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Friday, February 14, 2014

 

Friday Speak Out!: The Odd Couple: Finding a Writing Partner, Guest Post by Elizabeth Pagel-Hogan

My writing partner is my opposite. But I wouldn't trade her in for the world.

I didn't know I needed a writing partner when I first started writing professionally full time. I thought I needed to go it alone, learn from my own mistakes, and push myself hard. But after my first failed attempt at NaNoWriMo, and a big stack of rejections grew, I decided to try a new approach. I requested a writing mentor for my second NaNoWriMo attempt and my writing has never been better.

My writing partner takes her time before sending queries, I am the one who hits send immediately. She has changed my impulsive querying in a good way. She helps me read through the query before I send and find that last typo I've overlooked.

My writing partner doesn't believe anything. She is a doubter, but I am a believer. She makes me ask deeper questions as to why someone would want to read this article, what the real interest point is, who the real target audience is. pushes me to think queries through before sending.

My writing partner doesn't mind cutting out big sections during the editing process. I cling to my darlings. "Don't worry, you'll make more words," she says ruthlessly. So I edit and revise and in the end I'm happier with the result.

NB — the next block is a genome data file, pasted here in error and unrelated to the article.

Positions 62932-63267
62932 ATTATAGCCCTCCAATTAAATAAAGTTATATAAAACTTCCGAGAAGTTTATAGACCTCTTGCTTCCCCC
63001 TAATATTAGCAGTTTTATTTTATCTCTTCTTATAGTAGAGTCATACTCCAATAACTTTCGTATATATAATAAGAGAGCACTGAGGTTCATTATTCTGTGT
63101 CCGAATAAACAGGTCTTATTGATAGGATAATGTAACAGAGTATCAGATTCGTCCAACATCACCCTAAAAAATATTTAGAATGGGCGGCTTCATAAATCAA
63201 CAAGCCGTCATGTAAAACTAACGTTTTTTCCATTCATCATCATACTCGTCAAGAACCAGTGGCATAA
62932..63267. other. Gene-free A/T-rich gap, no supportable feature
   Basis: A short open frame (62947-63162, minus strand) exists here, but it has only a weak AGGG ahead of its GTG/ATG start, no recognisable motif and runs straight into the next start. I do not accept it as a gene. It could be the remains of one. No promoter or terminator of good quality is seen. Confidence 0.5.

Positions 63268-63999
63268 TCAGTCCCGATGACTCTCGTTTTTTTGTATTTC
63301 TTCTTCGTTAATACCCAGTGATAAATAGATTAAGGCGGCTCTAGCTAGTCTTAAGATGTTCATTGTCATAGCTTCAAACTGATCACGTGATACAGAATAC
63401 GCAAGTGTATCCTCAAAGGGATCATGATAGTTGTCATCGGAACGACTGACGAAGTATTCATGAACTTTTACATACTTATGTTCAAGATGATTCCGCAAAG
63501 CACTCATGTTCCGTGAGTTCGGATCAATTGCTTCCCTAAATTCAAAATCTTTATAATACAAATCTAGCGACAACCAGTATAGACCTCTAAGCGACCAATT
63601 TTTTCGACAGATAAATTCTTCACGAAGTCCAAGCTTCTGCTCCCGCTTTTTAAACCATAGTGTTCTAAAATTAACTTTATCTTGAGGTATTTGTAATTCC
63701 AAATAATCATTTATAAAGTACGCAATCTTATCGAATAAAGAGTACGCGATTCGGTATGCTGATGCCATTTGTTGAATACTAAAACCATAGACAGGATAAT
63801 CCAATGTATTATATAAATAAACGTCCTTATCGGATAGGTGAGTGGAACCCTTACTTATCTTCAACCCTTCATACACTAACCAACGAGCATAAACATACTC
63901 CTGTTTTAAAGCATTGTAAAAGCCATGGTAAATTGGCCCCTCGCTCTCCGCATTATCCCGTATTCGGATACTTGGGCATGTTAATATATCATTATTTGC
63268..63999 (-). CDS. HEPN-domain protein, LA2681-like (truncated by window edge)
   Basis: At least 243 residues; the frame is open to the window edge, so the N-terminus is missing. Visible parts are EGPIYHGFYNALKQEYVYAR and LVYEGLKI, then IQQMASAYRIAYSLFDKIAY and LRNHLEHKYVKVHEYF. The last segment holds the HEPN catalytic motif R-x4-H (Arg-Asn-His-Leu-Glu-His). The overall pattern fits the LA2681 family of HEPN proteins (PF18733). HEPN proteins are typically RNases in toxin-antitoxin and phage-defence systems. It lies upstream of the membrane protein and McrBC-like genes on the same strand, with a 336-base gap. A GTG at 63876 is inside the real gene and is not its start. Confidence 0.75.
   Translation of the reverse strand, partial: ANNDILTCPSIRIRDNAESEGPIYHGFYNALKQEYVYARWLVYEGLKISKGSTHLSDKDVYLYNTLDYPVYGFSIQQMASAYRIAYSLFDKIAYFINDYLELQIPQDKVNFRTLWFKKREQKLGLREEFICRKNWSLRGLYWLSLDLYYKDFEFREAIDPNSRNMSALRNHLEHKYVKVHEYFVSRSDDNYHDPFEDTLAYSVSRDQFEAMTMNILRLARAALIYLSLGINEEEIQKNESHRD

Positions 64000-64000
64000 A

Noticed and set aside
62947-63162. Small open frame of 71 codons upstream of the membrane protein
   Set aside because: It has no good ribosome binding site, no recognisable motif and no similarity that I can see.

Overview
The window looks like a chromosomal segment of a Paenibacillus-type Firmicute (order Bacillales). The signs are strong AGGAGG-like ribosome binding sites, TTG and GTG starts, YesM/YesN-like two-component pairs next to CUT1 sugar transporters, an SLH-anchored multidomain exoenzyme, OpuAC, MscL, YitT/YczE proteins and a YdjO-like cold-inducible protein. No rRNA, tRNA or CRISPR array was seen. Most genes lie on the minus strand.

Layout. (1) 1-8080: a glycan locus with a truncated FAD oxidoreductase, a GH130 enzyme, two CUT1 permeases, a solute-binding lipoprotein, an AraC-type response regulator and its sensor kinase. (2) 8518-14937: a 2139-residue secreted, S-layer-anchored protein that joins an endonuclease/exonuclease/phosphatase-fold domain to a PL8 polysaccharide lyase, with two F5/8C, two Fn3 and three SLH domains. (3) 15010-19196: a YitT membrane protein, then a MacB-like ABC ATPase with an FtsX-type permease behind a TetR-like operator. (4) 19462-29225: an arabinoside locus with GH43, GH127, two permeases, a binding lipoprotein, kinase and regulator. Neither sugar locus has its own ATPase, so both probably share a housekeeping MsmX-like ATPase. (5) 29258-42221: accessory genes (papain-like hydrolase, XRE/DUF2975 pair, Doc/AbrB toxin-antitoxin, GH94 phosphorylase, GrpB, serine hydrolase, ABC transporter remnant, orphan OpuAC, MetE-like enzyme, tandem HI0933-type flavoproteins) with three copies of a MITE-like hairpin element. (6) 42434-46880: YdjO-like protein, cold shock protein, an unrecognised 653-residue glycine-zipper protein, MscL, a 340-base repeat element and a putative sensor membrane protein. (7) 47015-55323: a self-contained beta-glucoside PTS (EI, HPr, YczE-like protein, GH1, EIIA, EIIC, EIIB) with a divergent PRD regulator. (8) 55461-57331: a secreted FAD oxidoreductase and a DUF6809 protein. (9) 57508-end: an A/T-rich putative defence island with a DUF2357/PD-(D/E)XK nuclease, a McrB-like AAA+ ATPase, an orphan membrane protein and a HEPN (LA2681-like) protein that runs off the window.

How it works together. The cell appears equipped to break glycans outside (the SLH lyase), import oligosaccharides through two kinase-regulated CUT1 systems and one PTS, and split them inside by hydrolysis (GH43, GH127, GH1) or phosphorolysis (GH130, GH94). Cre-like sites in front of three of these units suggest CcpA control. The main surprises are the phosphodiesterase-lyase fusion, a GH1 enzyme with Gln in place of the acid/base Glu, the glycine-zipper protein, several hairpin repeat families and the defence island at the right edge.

We meet once a week and report our successes and failures to each other. We bounce headline ideas and story arcs off each other. We share writing by others that we love and writing that we hate. We are becoming better writers because we support each other, but also because we don't write or think the same way. But there is one thing that we do share: a growing pile of acceptances.

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Elizabeth Pagel-Hogan is a writing mom on the run. She lives in Pittsburgh, PA with her husband and three boys. Elizabeth is a professional writer and works with businesses and non-profits and has published three books available at her site http://www.onesweetwriter.com/store/. She volunteers with her local PTO, major road races, and advocates for gun safety. Elizabeth is a lifelong runner and amateur triathlete, a mediocre cook and devout coffee lover and blogs about trying it all at TryItandYouMay.com.
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Would you like to participate in Friday "Speak Out!"? Email your short posts (under 500 words) about women and writing to: marcia[at]wow-womenonwriting[dot]com for consideration. We look forward to hearing from you!

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3 Comments:

Blogger Sioux said...

Elizabeth--Differences should be embraced. You and I have discovered the same thing: the differences between writing partners--if they're supportive, honest and gifted--enriches the writers.

Thanks for this post. Perhaps you will succeed in prodding someone into taking a risk and partnering with someone who has a different style/perspective...because it almost always makes the writer stronger.

6:43 PM  
Blogger LuAnn Schindler said...

well said! I have struggled to find a critique partner, especially one who is my polar opposite, but I think it ultimately helps the outcome: the writing. Luckily, I found an editor and we have this kind of relationship. It pushes both of us to be better.

10:55 AM  
Blogger LuAnn Schindler said...

well said! I have struggled to find a critique partner, especially one who is my polar opposite, but I think it ultimately helps the outcome: the writing. Luckily, I found an editor and we have this kind of relationship. It pushes both of us to be better.

10:56 AM  

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